Marta Szigeti Bonifert, Executive Director, Regional Environmental Center
Tasked with addressing environmental issues by fostering cooperation among governments, NGOs and businesses, the REC is committed to helping countries comply with EU directives. Executive Director Marta Szigeti Bonifert discusses how the Center reaches out to millions of citizens
To begin, could you offer an overview of the Regional Environmental Center (REC)? What are the central themes of the organisation?
The REC is an international organisation with an overarching mission to assist in addressing environmental issues. We fulfil this aim by promoting cooperation among governments, non-governmental organisations, businesses and other environmental stakeholders, and by supporting the free exchange of information and public participation in environmental decision making.
The REC was established in 1990 by the European Commission, the US and Hungary. Today, it is legally based on a charter with over 30 signatories, and has a network of offices in 17 countries: Albania, Bosnia and Herzegovina, Bulgaria, Croatia, the Czech Republic, Estonia, Hungary, Latvia, Lithuania, the Former Yugoslav Republic of Macedonia, Montenegro, Poland, Romania, Serbia, Slovakia, Slovenia and Turkey. The head office is located in Szentendre, Hungary.
The REC actively participates in key global, regional and local processes and contributes to environmental and sustainability solutions within and beyond its country office network, transferring transitional knowledge and experience to other countries and regions.
In what areas of environmental and sustainable science are you particularly involved with both globally and locally?
One of the most important elements of our work is that we provide a neutral platform for all stakeholders. This essentially means that we maintain an equidistant relationship between all parties. At the beginning we were focused on strengthening civil society in Central and Eastern Europe. Since then, during the EU enlargement process, we have been committed to helping countries comply with EU environmental directives and the acquis. What is really important is the fact that we have assisted in transferring lessons learned from the political and economic challenges experienced in our region, insofar as they pertain to encouraging sustainable development.
One means of doing this is to promote the findings of the latest scientific research amongst various stakeholders. We work with the European Environmental Agency, again using the scientific community as a neutral platform for identifying best practices and ways to move forward. To cite just one example: the REC’s SINPHONIE project draws from detailed scientific studies to monitor the status and health effects of air quality in schools throughout the region.
I think it is important to add that the REC functions as an ‘enabling’ organisation, acting as a facilitator between scientific and business communities, civil society, multiple levels of government and other stakeholders.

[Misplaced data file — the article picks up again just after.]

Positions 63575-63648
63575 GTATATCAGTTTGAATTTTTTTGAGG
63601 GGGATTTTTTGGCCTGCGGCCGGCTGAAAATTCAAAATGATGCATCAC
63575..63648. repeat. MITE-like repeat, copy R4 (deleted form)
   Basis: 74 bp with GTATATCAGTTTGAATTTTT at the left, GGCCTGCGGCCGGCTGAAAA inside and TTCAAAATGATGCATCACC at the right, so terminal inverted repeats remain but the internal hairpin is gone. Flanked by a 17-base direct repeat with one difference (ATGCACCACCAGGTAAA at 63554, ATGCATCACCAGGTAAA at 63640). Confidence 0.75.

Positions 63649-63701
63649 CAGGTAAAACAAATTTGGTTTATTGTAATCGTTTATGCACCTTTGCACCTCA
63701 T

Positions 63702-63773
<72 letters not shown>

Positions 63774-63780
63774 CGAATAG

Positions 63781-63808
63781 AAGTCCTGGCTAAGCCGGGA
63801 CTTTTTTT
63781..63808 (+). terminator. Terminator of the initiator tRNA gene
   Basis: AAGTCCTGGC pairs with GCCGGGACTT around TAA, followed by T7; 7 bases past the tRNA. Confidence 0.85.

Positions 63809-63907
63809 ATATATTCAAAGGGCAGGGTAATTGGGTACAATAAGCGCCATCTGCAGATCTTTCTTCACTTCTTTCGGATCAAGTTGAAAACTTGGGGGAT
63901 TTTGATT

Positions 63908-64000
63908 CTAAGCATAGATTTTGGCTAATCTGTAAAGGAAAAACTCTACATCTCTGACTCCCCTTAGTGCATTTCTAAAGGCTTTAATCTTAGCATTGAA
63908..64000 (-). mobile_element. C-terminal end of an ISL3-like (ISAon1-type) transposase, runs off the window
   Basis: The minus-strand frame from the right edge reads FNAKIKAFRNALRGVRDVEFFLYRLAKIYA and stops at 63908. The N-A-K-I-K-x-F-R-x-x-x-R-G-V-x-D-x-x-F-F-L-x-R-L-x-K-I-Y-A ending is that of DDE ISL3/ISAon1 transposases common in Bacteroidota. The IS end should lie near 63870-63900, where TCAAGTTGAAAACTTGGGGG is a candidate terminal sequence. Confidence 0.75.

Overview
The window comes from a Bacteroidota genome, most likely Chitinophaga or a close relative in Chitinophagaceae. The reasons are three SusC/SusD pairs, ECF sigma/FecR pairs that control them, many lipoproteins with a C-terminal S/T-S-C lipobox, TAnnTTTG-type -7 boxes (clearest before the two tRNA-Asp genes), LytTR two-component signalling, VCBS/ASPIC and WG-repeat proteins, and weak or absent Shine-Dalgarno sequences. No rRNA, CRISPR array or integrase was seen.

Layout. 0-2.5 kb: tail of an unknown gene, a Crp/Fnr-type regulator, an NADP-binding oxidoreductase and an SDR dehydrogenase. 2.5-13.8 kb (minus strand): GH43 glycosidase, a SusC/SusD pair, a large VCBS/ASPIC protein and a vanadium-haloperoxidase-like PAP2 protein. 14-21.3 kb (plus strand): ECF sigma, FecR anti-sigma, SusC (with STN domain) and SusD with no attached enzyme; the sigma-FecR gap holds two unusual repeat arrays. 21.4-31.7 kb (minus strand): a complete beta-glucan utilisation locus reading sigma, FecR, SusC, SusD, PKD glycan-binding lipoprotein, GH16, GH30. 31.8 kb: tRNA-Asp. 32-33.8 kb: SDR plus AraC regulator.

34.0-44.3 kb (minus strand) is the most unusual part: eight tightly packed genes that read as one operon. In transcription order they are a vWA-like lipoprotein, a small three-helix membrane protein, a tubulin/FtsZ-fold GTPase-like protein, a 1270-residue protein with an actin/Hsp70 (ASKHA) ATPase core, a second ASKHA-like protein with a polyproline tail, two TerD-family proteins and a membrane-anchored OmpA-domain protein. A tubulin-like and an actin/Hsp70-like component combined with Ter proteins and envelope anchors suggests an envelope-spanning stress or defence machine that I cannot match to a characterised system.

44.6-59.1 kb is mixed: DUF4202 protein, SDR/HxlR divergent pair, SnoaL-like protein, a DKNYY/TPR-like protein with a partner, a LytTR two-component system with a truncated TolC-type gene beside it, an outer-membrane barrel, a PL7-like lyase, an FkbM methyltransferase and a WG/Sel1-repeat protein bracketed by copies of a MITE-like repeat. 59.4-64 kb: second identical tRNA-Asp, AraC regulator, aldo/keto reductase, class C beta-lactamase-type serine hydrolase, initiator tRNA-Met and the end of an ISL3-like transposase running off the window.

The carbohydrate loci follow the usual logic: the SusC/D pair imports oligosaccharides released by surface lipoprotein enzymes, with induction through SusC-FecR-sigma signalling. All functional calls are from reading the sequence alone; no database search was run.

Are there any specific environmental issues or concerns in Hungary on which the REC is particularly focused?
The first issue that we have focused on in Hungary is health and the environment, and the second is sustainable consumption and production – which is also related to green procurement. A third area we work on is energy efficiency and renewable energy. Green transport is another important issue for Hungary to address.
It is also worth mentioning the REC’s zero-emission conference centre building, which serves as one of the best demonstration buildings of its kind, not only in Hungary, but in the Central Eastern Europe (CEE) region. Using brownfield investment, the existing conference centre was redesigned to reduce fossil fuel-based energy consumption to zero, thereby eliminating CO2 emissions. Thanks to technologies such as photovoltaic solar panels, heat pumps, intelligent lighting and other solutions, the centre has been transformed into an Active House which is connected to the grid – thus utilising the centre’s energy system.
Could you elaborate on the two main pathways that you intend to develop from 2011-15: ‘Governance for sustainability’ and ‘Green economy’? What will your role in each area provide for the REC?
‘Governance for sustainability’ encompasses not only capacity-building and training for stakeholders, but also a wide variety of education programmes for sustainable development, including the Green Pack, which is a multimedia educational toolkit that reaches large numbers of children in several countries.
As for the ‘Green economy’ we are primarily involved in promoting good practice. We explore policies and actions that can help the transition towards a low-carbon economy. We are able to bring a lot of hands-on experience and tools to the table. For example, we have upwards of 200 projects over any given year, all of which are related in one way or another to these two key sustainability pathways, and the total amount of project investment is somewhere between €10-13 million.
Climate change has been a topic of interest for many years. However, in today’s world its damaging effects on the environment (sea level rises, more severe weather and changing ecosystems) are increasing dramatically. How is the REC involved in educating the public on this matter?
During the REC’s 20th anniversary year we held a youth meeting for students from both Asia and Europe to discuss the main concerns about climate change and what tools are available to address these concerns. We are also very active in Al Gore’s Climate Action Initiative, and we hope that in future we will be able to host a CEE forum through which we will help mobilise citizens to participate and become more action-orientated. Here, scientists are crucial because they are bringing the evidence to the discussion platform.